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6.0 Contact allergies (contact dermatitis) and Chemical Sensitivities


This article is from the Children Allergies and Asthma FAQ, by Eileen Kupstas Soo kupstas@cs.unc.edu with numerous contributions by others.

6.0 Contact allergies (contact dermatitis) and Chemical Sensitivities

The symptoms of contact allergies and chemical sensitivities vary
from person to person. A person can react upon exposure to a
particular substance, such as the metal nickel, wool, latex, rubber,
hair dyes (paraphenylene-diamine or PPDA), chromates (found in
cement, leather, matches, or paints) or household cleaners. A comman
example of contact dermatitis is poison ivy. Though these two terms
are not at all synonymous, the treatment is the same -- avoidance.

A person with a contact allergy will often notice redness, itching or
swelling when any part of the skin comes in contact with a substance
to which they are sensitive. The skin may form blisters that later
break. Clothing, blankets, carpeting and upholstry, or jewelry are
common culprits. Clothing can contain wool (a common allergen) or
chemicals used in processing the fibers, such as dyes, finishes or
sizers. Washing all clothing before wearing helps, but that may not
be sufficient to remove all the allergen. Obviously, this won't help
someone with an allergy to wool!

Jewelry often contains nickel as part of alloy or in electroplating.
Wearing no jewelry or only jewelry of 18 carat gold may help. Also
watch for buttons and other fasteners that may contain metal. Be
aware of keys, kitchen utensils, tools, door knobs, and other metal
objects. Look for clothing with non-metal fasteners, or coat the
parts that may touch the skin with clear nail polish or other
covering. Buy tools and utensils that have handles of wood, plastic,
stainless steel, or aluminum.

Many other possible allergens can be found in cosmetics, toiletries and
perfumes, household cleaners, and latex.

An allergist can perform a one of several tests to determine the exact
allergen. One test is a patch test -- a small amount of a suspected allergen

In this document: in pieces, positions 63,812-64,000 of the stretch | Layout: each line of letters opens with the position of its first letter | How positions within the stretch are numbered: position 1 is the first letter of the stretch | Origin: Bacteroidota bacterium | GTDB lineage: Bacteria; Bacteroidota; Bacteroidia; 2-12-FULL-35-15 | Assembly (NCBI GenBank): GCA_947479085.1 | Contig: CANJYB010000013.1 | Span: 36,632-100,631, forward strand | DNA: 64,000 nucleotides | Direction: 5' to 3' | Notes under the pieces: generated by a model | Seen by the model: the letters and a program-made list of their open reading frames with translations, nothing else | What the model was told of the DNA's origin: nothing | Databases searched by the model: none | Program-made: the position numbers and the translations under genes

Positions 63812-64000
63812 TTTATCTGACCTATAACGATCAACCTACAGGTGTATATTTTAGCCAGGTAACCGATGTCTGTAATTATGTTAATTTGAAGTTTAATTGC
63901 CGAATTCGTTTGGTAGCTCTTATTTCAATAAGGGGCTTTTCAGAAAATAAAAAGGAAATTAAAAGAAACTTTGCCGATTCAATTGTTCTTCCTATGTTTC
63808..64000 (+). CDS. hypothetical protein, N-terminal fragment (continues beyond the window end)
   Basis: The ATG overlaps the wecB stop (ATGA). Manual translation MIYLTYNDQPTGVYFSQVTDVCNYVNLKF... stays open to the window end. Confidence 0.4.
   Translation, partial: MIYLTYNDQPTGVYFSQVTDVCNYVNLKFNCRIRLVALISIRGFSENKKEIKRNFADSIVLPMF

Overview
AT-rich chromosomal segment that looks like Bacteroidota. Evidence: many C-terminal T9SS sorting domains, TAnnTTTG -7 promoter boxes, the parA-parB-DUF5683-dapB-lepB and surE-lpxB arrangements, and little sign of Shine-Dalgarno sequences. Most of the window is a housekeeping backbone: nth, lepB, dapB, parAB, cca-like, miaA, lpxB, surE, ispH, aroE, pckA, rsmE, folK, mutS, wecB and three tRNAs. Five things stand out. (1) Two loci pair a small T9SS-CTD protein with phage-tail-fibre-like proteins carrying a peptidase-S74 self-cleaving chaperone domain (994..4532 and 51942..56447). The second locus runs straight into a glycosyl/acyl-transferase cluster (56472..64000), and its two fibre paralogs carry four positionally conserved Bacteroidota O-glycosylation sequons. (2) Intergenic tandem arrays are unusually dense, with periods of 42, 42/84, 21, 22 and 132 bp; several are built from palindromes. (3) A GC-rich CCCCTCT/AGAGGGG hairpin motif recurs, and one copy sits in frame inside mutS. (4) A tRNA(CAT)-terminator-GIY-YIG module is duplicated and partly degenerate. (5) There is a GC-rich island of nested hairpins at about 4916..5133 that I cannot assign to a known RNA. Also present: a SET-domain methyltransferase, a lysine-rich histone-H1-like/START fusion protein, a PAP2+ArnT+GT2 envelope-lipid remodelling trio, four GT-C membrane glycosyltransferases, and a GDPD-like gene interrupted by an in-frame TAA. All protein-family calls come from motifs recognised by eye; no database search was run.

is placed on the skin for a period of time and then checked for a reaction.

See Contact Allergy and
Information on Common Skin Diseases
for more complete information.

Chemical sensitivities are not allergies, in the accepted definition
of an allergy as an antibody response by the immune system, but they
can have many of the same outward symptoms such as lightheadedness,
fatigue, headaches, and recurrent illnesses that have no other
explanation. Reactions vary widely from person to person, but the
treatment is the same: avoidance. Chemical sensitivities do not
require contact with the substance to cause a reaction. Fumes or
residues on surfaces may be enough to trigger a reaction. This type
of sensitivity can be hard to pin down, as it sometimes requires a
lot of observation to make the connection. Possible sources of
irritants can be anywhere -- carpets, laser printer toners, housing
insulation, household cleaners, etc. These sensitivities can be quite
serious, requiring complete avoidance of many common substances.

For more information on multiple chemical sensitivities (MCS)
The Human Ecology Action League (HEAL)
PO Box 29629
Atlanta, GA 30359-1126
(404) 248-1898

or The American Environmental Health Foundation
or The Environmental Hypersensitivity Association of Ontario

There is a mailing list
for people with chemical sensitivities called mcs-immune-neuro.


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